State job growth and unemployment rate continue to outperform nation

Welder at Atlas Manufacturing
A welder works at Atlas Manufacturing in Minneapolis on Nov. 16, 2010.
MPR Photo/Annie Baxter

Minnesota's October job numbers will be released later this morning. Over the past year, the state has experienced more significant job growth than the national average, and the unemployment rate in Minnesota has hung well below the nation's.

At Atlas Manufacturing in Minneapolis, the place is humming now, as the company is bringing welders and machinists back to its payroll. The company makes things like computer racks for retail and industrial clients.

But a year ago, this factory sounded nowhere near as busy.

"You would've heard someone sweeping the floor at times," said John Peterson, co-president of Atlas Manufacturing. Last year the company idled much of its machinery and slashed its workforce of 75 by a third, he said..

The remaining crew was sent home without pay the week of Thanksgiving.

"That was not fun. Especially at the holidays," Peterson said. "And then when they came back they were at 32-hour work weeks."

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Business came roaring back last February, Co-President Mark Engle said.

"A lot of our clients who had been dormant came alive with projects that were on the books, so much so that we were pressed against our capacity constraints," he said.

And Engle says customers appear to have the confidence to keep going.

"They're all very progressive and launching new products and very excited about the future. Their backlog is up, so business seems really strong right now," Engel said.

Atlas has been profitable since the first quarter. They've hired back as many workers as they cut, bought a second facility in Wisconsin, compensated office staff for lost pay from last year, and offered factory workers the chance to work plenty of overtime.

Stories like this help account for why Minnesota's job growth is beating the nation's. In fact, the state started adding jobs about three months before the nation did in 2009.

Between September of 2009 and the same month this year, the state's payrolls have plumped up by about 28,000 jobs. On a percentage basis, that's an increase nearly 4 times bigger than the national growth rate.

Some of those gains come from manufacturers like Atlas. The manufacturing sector has enjoyed a greater comeback in Minnesota than it has nationally.

Toby Madden, an economist at the Federal Reserve Bank of Minneapolis, said the state's natural resources industries also provided a useful buffer.

"Our mines are producing a lot of iron ore, and our farmland has been producing lots of crops," he said. "Even though that's a small proportion of our economy, that does add to growth in employment."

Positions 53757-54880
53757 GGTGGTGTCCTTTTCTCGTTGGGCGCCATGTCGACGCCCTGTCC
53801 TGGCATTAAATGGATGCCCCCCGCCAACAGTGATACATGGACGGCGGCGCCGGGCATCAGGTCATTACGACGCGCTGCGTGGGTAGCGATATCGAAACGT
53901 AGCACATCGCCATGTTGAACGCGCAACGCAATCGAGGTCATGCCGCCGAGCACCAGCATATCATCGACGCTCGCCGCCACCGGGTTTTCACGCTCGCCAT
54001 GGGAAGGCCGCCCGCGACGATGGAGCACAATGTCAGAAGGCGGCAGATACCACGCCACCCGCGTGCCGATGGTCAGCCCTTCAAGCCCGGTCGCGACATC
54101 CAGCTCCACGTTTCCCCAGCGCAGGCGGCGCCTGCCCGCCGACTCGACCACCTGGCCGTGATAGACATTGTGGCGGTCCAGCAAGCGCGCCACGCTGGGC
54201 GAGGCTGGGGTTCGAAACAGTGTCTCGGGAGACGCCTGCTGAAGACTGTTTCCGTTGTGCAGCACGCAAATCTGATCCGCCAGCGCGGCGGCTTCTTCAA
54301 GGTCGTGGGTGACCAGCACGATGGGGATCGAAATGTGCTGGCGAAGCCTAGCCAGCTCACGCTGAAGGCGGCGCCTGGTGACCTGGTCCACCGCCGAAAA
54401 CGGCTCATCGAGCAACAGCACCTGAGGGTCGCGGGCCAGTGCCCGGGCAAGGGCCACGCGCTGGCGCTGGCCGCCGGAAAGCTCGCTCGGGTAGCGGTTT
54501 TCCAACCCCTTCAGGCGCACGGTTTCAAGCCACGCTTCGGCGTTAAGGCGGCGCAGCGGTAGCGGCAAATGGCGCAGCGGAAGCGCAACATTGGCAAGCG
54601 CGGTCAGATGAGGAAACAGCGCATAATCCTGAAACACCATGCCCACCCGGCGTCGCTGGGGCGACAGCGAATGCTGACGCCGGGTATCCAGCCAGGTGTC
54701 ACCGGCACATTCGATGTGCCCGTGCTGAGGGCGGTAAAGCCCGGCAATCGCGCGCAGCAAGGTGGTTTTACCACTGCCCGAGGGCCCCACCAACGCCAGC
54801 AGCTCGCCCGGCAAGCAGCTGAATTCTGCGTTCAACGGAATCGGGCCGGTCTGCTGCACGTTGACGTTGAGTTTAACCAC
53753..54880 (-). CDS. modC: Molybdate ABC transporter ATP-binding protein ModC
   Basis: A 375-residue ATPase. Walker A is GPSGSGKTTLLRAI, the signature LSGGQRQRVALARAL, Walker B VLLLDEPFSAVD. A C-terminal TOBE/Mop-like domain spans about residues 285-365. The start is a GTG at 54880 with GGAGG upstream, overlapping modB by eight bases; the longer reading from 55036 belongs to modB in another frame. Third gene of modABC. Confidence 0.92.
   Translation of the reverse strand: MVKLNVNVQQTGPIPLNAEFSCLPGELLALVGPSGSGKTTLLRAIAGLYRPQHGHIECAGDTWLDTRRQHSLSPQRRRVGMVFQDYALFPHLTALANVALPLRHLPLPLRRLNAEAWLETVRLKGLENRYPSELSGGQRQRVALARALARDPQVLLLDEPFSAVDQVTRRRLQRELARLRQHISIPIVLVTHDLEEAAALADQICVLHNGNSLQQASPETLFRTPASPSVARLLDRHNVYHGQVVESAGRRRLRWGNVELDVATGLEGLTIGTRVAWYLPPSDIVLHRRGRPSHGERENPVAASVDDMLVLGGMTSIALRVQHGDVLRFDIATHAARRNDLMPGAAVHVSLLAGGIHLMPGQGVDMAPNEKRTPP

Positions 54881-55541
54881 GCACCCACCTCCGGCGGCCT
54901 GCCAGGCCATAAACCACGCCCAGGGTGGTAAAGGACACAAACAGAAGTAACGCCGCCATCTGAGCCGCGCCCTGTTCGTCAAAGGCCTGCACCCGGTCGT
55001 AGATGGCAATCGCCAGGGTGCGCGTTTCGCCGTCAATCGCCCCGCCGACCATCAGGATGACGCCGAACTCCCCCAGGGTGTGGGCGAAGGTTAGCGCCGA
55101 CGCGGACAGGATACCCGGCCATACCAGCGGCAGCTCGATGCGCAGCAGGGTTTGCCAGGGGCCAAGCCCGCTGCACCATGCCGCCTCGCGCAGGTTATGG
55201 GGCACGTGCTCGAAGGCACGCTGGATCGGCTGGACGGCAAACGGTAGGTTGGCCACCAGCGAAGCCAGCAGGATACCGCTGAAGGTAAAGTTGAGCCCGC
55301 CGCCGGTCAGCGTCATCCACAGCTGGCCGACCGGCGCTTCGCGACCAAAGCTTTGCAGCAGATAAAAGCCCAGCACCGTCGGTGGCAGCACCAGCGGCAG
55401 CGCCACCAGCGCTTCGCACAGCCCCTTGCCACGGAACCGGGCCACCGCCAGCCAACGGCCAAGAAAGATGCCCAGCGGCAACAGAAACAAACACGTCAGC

The state's strengths are also showing up in the jobless rate. It's high, but at 7 percent it's well below the national rate. Some of that difference, Madden said, is due to the state's relatively learned workforce. Education levels correlate to employment levels.

"We're ranked second in high school attainment in the nation. We're ranked 11th in the nation for college attainment," he said. "So that means we're more productive, and when we're more productive we get paid more."

Madden said educated workers have more to lose by being out of work, so they're more motivated to work.

The jobless rate is lower in Minnesota because the housing boom and bust weren't as pronounced as in some of the hardest hit states. State Labor Market Analyst Steve Hine said those states have populations big enough to drive up the nation's average unemployment rate. That makes Minnesota -- and a majority of states -- look better by comparison.

"In September, 34 states had rates below the national rate. The 15 states above the national rate included those big states," Hine said.

As those big states rebound, the gap between Minnesota's and the nation's average unemployment rate will narrow, Hine said. He expects the difference to shrink to about 1 or 1.5 percent from its current gap of more than 2.5 percent.

Hine said the construction sector in Minnesota will likely continue to struggle because of lingering problems in the housing market, but the rest of the state's job sectors picking up steam.

On the factory floor at Atlas Manufacturing, Mark Engel shares that perspective.

"I see on the sales side, all industries up: retail, tech, medical, industrial enclosures... they're all up," he said.

And to keep up with the pace, Atlas plans to hire 5-10 new employees in the next couple of months.